In her book, Mudhouse Sabbath*, Lauren Winner writes about how the Sabbath shapes the entire week. In Exodus, God tells us to remember the Sabbath. And in Deuteronomy, we are told to observe the Sabbath. Winner says that, for Jews, the first half of the week is spent remembering the preceding Sabbath while the second half is spent preparing for or observing the Sabbath to come.
We have three kids all under eight years old. Like everyone says, the time flies! We cannot believe how quickly it goes, yet meeting their daily physical needs can still be draining. And those physical needs do not seem to take a break for remembrance or observance of a special day of the week.
I have been a part of a Bible study for the past five years where we intensely study a different book of the Bible each year. One of the recurring personal lessons for me has been about the Sabbath. I have noticed it repeated throughout the Old and New Testament as a command, not just a good idea. So we have been trying to incorporate observance of the Sabbath into our home, even with young children whose needs do not stop on Sundays.
For a year or so, Nancy Sleeth and I were able to meet to talk and walk through the roads and park of our small town. Now, Nancy lives a bit further away so our walks are sporadic and I miss her. But whenever I get a chance to be with her, we usually quickly gravitate to the topics of children, the Sabbath, food or a combination of all three—which I consider to all be areas of her expertise. I love any chance to dialog with her on some specifics of keeping the Sabbath with our family.
Nancy has encouraged us to make the Sabbath “look different” from the rest of the week. Using that idea we have adopted a bit of a Sunday routine that begins with Sabbath Bread. I partially got the idea from Nancy’s Jewish heritage of challah bread made the day before the Sabbath. Our version of Sabbath Bread is a simple whole wheat bread recipe that I turn into a loaf of cinnamon-raisin swirl bread. I typically make it during the second part of the week as a way to prepare for or observe the Sabbath.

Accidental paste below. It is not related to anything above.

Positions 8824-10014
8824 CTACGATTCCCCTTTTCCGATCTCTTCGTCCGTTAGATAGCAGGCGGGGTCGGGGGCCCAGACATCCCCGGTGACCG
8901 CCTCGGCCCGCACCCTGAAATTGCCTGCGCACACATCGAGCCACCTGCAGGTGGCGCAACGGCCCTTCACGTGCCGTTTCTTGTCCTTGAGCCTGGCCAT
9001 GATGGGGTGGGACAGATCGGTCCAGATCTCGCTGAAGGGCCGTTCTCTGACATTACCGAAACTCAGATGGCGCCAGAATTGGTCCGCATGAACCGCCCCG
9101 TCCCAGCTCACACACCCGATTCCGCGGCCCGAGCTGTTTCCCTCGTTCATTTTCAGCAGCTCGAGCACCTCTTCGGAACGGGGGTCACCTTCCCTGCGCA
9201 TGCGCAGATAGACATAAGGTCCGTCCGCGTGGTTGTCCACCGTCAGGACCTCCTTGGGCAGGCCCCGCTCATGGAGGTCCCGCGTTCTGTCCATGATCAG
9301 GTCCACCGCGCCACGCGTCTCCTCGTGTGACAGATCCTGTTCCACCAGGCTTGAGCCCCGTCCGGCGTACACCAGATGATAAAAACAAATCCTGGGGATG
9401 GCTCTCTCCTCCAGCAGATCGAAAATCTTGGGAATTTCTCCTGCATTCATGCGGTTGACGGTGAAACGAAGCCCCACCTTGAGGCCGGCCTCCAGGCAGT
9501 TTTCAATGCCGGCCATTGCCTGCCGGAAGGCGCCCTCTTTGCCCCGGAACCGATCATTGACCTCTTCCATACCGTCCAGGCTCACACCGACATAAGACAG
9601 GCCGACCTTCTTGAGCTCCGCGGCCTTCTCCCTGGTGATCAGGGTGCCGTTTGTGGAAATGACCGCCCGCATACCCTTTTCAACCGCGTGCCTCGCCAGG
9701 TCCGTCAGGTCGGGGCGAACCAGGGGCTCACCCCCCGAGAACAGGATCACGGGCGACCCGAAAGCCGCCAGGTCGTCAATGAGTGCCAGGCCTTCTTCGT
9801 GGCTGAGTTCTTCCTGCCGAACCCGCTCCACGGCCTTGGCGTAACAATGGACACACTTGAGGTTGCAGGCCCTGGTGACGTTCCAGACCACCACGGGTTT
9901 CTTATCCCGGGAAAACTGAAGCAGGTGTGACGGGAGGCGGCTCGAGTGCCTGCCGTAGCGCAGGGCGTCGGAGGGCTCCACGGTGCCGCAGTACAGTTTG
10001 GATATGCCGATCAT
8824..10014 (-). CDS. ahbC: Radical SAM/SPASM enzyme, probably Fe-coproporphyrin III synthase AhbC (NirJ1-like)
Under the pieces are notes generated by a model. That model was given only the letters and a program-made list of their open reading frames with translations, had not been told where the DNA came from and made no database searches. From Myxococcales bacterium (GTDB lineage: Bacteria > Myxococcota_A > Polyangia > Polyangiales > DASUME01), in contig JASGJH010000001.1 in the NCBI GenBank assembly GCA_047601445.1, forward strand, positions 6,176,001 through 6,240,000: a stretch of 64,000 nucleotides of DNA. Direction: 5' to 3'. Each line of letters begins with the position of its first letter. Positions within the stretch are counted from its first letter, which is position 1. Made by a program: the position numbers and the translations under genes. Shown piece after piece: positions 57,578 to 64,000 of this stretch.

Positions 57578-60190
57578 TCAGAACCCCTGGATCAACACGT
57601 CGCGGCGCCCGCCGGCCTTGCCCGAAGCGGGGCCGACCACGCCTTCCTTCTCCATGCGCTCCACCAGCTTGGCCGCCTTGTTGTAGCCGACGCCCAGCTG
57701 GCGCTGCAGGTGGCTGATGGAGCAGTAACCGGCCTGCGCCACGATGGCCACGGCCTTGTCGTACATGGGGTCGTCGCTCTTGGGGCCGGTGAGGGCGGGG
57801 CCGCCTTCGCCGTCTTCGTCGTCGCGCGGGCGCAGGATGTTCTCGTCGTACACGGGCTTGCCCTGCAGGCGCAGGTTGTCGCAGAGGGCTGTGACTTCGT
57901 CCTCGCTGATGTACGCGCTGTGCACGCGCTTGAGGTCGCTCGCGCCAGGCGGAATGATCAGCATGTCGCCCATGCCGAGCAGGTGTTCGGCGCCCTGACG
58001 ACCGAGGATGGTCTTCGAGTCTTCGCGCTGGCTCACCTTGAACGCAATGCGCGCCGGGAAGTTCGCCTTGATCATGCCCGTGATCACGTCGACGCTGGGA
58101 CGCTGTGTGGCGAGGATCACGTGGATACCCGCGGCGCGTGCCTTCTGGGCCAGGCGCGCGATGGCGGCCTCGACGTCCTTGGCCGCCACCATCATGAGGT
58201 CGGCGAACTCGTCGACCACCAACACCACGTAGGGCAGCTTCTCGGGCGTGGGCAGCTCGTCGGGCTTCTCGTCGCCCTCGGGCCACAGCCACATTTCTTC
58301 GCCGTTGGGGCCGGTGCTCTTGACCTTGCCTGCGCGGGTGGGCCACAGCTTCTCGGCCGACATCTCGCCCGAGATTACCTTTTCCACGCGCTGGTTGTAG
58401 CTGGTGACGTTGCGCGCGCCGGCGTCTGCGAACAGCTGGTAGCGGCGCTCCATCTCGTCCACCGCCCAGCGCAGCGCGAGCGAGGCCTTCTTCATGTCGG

On Saturday night we leave the bread on the counter in a bag. We also set out some butter. A few times I have made a special cream cheese icing to spread on the bread. Yum! Now that our oldest is such a great reader, we can leave notes for her to read to her brothers. We remind them about the Sabbath Bread for breakfast, ask them to help each other and to put their dirty plates in the sink. (Since it is Sunday, they do not have to put their dishes in the dishwasher—another attempt for Sundays to “look different.”) Sometimes this intentional difference has even allowed us to sleep in past 7am—a small miracle!
Many weeks, we even have a few slices of Sabbath Bread left for Monday’s breakfast serving as a tangible reminder of the day before—remembering our Sabbath. While we are still practicing new ways to make the Sabbath “look different” from the rest of our week, Sabbath Bread has been a good starting point for our family.
Here is a link to the recipe that I use most often. I adapt the recipe to make two loaves at a time with one being for sandwiches. The other becomes the cinnamon-raisin loaf that is our Sabbath Bread. I generally use all whole wheat bread flour from a local mill for all the flours used in the recipe.
By Bethany Barker
*(Winner, Lauren F. Mudhouse Sabbath Paraclete Press. 2003. pp. 1–13)